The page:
The most conspicuous conflict in the story Cathedral is the struggle of a man against himself. Bub is seen often ranting inwardly against things he did not like especially with regard to Robert's presence and the antagonism he has with the blind man. The narrator who has a big problem with jealousy goes through a rough time when the wife tells him that Robert touched her face and even her neck. This has detrimental effect on Bub's emotions who views these as sexual. He even dehumanizes his wife's ex-husband and Robert thus reasserting his authority in the household. This way, Bub is portrayed as an insecure character with not enough confidence to face small challenges as they come. He believes he can only become a man by belittling others to his advantage.
Bub's wife also has internal conflict especially stemming from her past. She has been divorced before and suffers from loneliness, a fact that even leads her to an attempted suicide. Despite all her past, she lands a difficult marriage again thus eating her from within especially when her husband does not even care much about her, he only sees faults in her especially her relationship with Robert.
The turning point is when he relinquishes his power to what he would have considered the least of persons. He realizes that Robert more a lot about the cathedral than he does though he is blind. In realization of these, he abruptly gives up and prescribes solutions to his ills. He is no longer the bigger person here in control, instead he gives in to Robert and he guides him with the cathedral drawing though he is blind. The conclusion of his conflict with himself is when he sympathizes with Robert who he really detested earlier on.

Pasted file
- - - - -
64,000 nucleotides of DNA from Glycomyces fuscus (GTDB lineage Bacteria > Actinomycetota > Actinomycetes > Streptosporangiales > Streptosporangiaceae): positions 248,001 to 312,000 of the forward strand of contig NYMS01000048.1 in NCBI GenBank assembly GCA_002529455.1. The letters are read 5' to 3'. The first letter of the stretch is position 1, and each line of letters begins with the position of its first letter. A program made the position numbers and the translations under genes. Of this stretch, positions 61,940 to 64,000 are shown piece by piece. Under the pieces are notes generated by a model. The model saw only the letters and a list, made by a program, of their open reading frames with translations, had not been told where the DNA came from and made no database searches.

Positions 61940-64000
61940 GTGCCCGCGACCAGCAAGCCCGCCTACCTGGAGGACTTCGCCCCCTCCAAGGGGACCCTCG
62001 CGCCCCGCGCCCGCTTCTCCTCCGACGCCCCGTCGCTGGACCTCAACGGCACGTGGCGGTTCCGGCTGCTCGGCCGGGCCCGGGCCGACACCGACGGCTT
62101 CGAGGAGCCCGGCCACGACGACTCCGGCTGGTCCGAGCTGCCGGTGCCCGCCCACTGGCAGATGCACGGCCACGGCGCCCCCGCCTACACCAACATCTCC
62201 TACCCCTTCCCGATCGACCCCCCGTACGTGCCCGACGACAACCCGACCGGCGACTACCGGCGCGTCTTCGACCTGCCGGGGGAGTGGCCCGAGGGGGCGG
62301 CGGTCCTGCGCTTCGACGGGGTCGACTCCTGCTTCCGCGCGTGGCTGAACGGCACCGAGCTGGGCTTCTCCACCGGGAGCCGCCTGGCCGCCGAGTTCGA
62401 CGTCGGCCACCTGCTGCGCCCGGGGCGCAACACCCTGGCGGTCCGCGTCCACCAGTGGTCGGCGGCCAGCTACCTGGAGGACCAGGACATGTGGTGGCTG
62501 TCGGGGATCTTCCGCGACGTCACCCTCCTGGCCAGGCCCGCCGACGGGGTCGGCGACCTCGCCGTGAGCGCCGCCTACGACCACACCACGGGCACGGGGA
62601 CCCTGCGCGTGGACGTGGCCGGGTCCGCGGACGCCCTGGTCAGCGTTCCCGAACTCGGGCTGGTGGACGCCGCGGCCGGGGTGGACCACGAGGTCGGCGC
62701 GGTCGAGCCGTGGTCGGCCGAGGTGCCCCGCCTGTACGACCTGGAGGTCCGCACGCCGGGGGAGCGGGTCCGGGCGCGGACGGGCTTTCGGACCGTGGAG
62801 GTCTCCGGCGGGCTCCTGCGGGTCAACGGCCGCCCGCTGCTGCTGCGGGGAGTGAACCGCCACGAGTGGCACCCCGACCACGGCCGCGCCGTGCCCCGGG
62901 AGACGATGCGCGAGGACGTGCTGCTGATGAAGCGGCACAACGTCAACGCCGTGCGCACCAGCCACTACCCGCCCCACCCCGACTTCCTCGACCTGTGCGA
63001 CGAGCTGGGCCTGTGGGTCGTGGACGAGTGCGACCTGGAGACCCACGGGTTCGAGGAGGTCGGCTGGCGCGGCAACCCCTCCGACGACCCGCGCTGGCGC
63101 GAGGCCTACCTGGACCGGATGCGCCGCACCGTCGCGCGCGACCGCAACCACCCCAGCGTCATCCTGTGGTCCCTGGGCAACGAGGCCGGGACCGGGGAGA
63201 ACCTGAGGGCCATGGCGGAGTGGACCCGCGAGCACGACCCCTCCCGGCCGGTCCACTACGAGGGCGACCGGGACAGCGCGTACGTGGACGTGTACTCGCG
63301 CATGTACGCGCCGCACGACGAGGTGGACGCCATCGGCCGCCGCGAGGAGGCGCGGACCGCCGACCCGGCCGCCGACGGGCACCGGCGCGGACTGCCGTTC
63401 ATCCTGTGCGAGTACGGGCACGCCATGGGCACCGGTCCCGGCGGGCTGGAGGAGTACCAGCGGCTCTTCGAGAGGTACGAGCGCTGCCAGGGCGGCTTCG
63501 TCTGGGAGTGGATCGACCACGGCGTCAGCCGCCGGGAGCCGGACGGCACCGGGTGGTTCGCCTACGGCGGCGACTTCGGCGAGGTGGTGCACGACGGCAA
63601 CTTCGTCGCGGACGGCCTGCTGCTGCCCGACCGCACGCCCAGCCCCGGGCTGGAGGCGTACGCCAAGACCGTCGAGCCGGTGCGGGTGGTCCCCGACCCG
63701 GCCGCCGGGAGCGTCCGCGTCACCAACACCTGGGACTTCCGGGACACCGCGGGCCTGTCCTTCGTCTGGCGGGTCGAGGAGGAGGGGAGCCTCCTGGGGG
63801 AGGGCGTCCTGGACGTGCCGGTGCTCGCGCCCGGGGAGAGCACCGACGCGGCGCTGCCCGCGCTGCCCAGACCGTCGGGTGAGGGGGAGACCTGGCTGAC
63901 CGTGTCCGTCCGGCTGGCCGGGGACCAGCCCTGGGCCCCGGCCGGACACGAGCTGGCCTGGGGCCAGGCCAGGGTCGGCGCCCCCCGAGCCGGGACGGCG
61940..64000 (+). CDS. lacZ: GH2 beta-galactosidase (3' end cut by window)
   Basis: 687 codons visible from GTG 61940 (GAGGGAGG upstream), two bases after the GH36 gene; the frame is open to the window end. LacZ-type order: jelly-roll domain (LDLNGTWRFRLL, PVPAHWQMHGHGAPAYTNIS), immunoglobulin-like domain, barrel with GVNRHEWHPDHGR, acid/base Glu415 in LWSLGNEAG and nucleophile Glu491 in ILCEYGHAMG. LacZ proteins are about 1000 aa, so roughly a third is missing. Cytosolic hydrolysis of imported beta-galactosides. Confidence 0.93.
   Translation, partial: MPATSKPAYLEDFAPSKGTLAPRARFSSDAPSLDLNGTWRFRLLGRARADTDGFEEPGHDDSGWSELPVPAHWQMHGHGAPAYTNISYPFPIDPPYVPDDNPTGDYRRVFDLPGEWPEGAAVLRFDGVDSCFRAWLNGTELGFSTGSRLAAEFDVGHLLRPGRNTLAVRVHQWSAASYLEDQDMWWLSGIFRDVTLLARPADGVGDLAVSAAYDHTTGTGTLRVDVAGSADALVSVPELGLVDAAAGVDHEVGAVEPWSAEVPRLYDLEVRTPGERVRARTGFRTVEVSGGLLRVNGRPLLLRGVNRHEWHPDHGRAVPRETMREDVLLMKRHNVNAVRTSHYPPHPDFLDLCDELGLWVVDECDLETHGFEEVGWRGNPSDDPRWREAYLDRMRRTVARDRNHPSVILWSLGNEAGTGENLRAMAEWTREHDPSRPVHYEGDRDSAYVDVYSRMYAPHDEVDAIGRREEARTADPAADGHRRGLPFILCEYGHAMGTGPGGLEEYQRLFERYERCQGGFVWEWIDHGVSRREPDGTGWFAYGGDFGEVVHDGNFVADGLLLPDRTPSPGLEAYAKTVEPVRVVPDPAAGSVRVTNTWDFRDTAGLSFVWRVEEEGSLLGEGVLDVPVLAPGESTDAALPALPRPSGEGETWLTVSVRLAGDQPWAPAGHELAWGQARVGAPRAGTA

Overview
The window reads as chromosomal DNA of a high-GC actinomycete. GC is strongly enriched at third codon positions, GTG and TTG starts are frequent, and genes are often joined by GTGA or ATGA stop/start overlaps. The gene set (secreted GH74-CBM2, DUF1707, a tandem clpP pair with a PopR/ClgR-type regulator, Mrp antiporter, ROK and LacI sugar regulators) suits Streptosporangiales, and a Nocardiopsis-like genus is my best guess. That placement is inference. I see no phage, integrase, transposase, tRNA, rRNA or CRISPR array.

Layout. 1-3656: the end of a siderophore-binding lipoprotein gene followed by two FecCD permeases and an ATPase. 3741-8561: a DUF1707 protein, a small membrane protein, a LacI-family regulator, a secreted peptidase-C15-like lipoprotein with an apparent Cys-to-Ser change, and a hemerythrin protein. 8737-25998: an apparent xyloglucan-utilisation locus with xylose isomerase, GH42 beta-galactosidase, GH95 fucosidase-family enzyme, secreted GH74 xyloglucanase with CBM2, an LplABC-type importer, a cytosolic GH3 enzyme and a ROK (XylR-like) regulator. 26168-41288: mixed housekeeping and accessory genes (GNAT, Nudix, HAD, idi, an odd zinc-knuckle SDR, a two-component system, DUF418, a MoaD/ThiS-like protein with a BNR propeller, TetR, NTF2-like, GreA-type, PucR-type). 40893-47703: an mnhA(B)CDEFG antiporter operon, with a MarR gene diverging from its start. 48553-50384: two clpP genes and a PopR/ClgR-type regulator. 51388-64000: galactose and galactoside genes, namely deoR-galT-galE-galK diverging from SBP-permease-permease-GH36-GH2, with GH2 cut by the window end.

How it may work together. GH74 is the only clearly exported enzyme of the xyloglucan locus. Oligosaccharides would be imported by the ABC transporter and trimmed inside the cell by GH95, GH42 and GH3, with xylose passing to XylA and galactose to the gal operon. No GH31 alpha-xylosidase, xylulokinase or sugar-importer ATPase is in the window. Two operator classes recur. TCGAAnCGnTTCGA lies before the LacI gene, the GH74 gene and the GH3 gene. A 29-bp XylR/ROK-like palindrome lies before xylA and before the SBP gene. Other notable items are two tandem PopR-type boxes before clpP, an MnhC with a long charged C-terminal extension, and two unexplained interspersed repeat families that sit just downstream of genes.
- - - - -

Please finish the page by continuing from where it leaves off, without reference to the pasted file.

Conflict with the wife is also portrayed when he is not pleasant with some things the wife does for instance her relationship with Robert. He has issues in his marriage too thus not really at ease with the wife. Poor communication skills exist between them thus marriage riddled with insecurities and tension.
The cathedral has the symbolism or religion that can be gotten from when Robert asks Bub if he is religious, a thing that Bub brushes off. We read him helping Robert to draw the cathedral thus an opening for his change in religion and finally getting to know more about it. Another symbolism of the cathedral is the monumental idea it hold. These are structures that are built with great expertise and require a lot of work and a co-operation, a thing that the narrator and the blind man do in the end in drawing up the cathedral together.
A good ending it is when Bub finds considerate peace in his life by overcoming the prejudices he had earlier on about something in life like blindness and insecurities. A loner he was he learns that Robert who was blind had more ability and strength than he thought about him.